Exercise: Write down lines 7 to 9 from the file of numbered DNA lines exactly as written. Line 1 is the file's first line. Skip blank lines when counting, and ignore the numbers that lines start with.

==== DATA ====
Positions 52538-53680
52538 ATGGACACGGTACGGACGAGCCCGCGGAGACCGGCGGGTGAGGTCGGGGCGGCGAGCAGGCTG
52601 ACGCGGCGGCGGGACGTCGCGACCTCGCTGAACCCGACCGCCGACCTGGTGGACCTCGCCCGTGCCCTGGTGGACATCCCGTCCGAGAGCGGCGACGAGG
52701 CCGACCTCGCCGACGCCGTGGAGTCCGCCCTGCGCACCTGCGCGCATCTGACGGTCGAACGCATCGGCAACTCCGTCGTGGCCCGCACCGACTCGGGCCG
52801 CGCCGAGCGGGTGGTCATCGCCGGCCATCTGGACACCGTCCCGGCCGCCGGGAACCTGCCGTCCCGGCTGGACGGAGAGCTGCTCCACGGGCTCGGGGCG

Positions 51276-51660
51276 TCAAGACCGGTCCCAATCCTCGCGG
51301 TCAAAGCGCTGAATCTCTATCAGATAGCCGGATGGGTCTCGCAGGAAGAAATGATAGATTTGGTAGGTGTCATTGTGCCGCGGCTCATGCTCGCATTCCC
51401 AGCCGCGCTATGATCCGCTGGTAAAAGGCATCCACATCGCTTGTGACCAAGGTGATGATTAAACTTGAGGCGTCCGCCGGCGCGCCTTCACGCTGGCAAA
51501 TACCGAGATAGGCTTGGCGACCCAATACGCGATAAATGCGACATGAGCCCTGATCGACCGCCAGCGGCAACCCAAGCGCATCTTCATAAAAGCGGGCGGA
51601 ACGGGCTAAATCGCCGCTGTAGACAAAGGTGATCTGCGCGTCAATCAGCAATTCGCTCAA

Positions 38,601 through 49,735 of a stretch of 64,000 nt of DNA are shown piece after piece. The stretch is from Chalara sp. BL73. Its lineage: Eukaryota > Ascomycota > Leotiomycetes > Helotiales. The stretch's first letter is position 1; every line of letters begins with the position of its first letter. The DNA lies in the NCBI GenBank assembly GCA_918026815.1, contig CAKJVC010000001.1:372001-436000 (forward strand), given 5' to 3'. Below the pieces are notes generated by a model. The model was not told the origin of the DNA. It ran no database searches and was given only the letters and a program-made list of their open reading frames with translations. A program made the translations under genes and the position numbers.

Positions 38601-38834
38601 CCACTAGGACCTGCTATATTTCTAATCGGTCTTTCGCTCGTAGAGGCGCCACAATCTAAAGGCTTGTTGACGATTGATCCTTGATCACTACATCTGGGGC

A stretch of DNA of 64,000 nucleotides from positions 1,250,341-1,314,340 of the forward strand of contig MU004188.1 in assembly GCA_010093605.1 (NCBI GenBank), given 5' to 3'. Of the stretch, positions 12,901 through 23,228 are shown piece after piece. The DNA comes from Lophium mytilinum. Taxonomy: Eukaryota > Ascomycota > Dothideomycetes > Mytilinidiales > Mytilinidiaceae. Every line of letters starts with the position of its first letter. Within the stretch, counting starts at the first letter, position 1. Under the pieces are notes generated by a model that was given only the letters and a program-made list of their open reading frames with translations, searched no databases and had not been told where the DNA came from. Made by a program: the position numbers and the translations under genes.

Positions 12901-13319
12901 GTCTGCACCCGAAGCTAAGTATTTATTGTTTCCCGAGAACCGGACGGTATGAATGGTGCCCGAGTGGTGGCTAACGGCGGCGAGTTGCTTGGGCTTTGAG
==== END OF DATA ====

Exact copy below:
51276 TCAAGACCGGTCCCAATCCTCGCGG
51301 TCAAAGCGCTGAATCTCTATCAGATAGCCGGATGGGTCTCGCAGGAAGAAATGATAGATTTGGTAGGTGTCATTGTGCCGCGGCTCATGCTCGCATTCCC
51401 AGCCGCGCTATGATCCGCTGGTAAAAGGCATCCACATCGCTTGTGACCAAGGTGATGATTAAACTTGAGGCGTCCGCCGGCGCGCCTTCACGCTGGCAAA